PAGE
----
Another challenge to be faced by bioethics in the decades ahead is the downstream consequences of falling birth rates.
Once fertility begins to fall, it keeps falling to levels which once seemed (sorry) inconceivable. The replacement birth rate is 2.1 children per woman. But in South Korea, parts of Spain, and Russia it has fallen below 1.3. At that rate, population begins to decline fairly rapidly. A small population could have big political consequences.
This worries the leaders of Iran. The birth rate in Iran has fallen more swiftly than anywhere else in the world – from 6.4 in 1986 to a current low of 1.8. When they look into their crystal ball, they see a weak and depopulated nation.
This is why the Supreme Leader, Ayatollah Ali Khamenei, recently released a 14-point plan to reverse decades of propaganda for small families and double his country’s population to 150 million. His proposals include: increasing the birth rate to more than 2.3; lowering the age of marriage; an Islamic-Iranian lifestyle and opposing undesirable aspects of the Western lifestyle; and providing treatment for both male and female infertility.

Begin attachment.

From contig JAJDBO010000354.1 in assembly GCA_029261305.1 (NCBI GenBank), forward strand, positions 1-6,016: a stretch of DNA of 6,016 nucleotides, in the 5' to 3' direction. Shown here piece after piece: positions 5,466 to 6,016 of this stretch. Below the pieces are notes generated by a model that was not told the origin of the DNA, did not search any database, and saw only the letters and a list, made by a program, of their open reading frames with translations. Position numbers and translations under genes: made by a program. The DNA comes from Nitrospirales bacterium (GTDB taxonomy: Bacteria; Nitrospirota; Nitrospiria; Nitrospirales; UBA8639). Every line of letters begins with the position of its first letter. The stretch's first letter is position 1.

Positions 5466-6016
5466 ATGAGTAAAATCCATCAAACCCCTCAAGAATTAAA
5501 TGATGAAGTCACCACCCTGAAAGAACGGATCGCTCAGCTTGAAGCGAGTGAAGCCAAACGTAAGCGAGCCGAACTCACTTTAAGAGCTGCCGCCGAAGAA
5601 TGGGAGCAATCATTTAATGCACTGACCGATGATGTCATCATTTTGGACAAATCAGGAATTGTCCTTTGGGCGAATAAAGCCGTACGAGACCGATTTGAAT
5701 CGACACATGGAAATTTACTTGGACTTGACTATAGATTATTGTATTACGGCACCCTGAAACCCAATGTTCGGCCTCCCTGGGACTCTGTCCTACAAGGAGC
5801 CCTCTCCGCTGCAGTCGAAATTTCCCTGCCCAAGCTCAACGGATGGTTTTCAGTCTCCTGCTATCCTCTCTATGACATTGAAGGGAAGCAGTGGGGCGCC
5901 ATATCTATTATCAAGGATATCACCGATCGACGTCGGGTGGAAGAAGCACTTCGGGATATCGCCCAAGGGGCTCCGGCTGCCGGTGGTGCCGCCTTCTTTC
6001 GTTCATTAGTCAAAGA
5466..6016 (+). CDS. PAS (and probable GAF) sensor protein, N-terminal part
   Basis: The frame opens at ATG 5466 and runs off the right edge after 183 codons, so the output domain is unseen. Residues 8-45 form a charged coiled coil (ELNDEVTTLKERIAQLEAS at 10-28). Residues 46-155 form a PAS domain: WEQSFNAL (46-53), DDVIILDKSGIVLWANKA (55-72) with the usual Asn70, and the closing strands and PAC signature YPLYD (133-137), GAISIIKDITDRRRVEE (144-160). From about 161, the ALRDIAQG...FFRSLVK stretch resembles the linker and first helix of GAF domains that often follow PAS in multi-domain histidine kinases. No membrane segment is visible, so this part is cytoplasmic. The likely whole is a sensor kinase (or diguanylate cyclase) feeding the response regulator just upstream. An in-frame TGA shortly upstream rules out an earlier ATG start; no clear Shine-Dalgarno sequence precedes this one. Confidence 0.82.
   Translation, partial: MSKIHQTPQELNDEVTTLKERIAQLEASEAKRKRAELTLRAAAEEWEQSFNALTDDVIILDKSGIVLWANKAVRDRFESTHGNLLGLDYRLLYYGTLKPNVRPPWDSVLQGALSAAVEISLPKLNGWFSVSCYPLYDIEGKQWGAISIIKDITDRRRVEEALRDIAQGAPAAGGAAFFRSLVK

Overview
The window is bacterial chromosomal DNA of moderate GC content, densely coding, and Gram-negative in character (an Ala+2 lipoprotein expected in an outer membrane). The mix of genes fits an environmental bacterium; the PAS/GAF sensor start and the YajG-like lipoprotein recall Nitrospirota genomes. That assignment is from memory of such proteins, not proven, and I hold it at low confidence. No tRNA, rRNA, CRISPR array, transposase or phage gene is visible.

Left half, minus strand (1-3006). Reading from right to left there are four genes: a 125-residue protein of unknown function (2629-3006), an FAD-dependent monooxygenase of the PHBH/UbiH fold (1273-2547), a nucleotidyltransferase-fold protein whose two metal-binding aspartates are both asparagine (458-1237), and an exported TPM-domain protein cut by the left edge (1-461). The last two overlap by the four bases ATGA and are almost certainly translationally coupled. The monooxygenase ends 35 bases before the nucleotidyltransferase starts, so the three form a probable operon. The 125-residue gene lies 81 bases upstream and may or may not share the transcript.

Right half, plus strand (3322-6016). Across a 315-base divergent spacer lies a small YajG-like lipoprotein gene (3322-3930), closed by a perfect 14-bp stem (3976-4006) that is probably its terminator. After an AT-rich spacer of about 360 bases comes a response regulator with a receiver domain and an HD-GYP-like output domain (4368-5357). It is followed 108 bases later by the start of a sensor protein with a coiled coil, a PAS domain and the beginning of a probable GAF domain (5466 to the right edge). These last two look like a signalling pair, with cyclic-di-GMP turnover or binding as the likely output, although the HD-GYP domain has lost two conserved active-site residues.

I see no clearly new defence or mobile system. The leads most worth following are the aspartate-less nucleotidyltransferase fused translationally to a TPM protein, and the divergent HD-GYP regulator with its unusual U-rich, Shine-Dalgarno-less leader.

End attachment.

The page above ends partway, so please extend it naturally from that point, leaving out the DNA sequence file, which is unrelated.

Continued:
A bill is already being drafted to ban abortions and sterilisations. Government support for family planning and contraceptives has already been discontinued. A program offering free vasectomies has been terminated.
For Westerners like me, the social policy and politics of a theocratic country like Iran are quite mysterious. But if its rulers are as impatient and stubborn as the media makes them out to be, they may try to impose pro-natal policies, lest they drift into geopolitical irrelevance. Today most bioethics deals with issues relating to having fewer children. What happens when women are pressured into having more children? What dilemmas will bioethicists face then?
Iran’s mullahs are worried about declining birth rates
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